MURRAY: (Laughter) That - those are the questions that Mueller has been designated to ask and to follow and to bring the facts forward. And that's what he has a responsibility to do. It's what he's been asked to do by the Department of Justice, and he needs to follow that through.
INSKEEP: Senator Murray, I want to ask about the health care legislation that you and the Senate may soon vote on. We don't know. Republicans are privately working out an adjustment to the House-passed American Health Care Act, which is repealing and replacing Obamacare. Now, President Trump said the other day something in private, something in public. He said in public he wanted to improve the House legislation. Let's listen.
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PRESIDENT DONALD TRUMP: I really appreciate what you're doing to come out with a bill that's going to be a phenomenal bill for the people of our country - generous, kind, with heart. That's what I'm saying.
INSKEEP: And he reportedly added privately the House bill was a mean bill. He wants to make it better and more generous. Can you agree with the president on that much? He'd like to make this bill more generous.
MURRAY: Look, I would say to any Republican listening to the president who has pushed this on them to know that he's not going to be there for them at the end of the day when this bill is shown to take away millions of people's health care, to put the decisions back into insurance companies' pockets about who gets insurance or how much they get or what is covered. And you won't know. When family's health care cost rises, they will own this.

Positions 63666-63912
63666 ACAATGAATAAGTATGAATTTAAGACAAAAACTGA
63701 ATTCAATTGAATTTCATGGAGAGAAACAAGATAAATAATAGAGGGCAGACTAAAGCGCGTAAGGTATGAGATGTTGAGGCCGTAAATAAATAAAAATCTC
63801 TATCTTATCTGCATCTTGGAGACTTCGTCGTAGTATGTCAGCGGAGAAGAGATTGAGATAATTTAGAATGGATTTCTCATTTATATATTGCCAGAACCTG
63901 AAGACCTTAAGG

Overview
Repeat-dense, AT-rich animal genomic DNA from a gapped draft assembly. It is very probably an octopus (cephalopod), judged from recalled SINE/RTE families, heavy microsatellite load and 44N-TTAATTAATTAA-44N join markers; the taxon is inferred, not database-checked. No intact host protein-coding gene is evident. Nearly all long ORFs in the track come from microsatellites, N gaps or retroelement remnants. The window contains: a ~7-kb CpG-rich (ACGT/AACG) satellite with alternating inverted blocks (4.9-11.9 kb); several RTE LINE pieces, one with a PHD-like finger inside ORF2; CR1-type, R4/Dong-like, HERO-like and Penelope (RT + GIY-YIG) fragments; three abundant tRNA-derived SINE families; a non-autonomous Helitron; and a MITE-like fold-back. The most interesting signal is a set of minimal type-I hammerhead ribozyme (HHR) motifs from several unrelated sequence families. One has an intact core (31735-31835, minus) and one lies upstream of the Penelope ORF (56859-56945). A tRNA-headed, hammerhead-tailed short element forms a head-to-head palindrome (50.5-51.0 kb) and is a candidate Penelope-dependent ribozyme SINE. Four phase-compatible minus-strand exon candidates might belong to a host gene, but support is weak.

And I'm glad he thinks the House bill is mean. That's not what he told Republicans to begin with. But I do know that the Senate plan is being written in secret by 13 men in a closed room. No one else is invited in. We don't know what is in it. We will see it at the very last minute before we vote on it. And that is not how you write a bill that gets better than the House.
INSKEEP: In just a few seconds, Senator, I should point out that the current system under the Affordable Care Act, the health care exchanges have been described as collapsing. Whether that's the right word or not, there are many areas of this country where there's just one insurer now on the exchanges and talk of some areas where there may be none. Is passing nothing, changing nothing an acceptable outcome?
MURRAY: Look, I will tell you this. I know why the insurance companies are telling us they are not offering insurance in many of these markets. It's the instability that has been caused by what this Republican administration has been doing to sabotage the system. Having said that, every one of us wants to improve on the health care system in this country. But you don't do it by taking millions of people off of health insurance, telling them there is no safety net there - if they have a child with a disability, if they are a senior citizen in a nursing home...
MURRAY: ...If they have been diagnosed with cancer with very expensive costs. That's not how you improve the system.
INSKEEP: Senator Patty Murray of Washington, thanks very much. Transcript provided by NPR, Copyright NPR.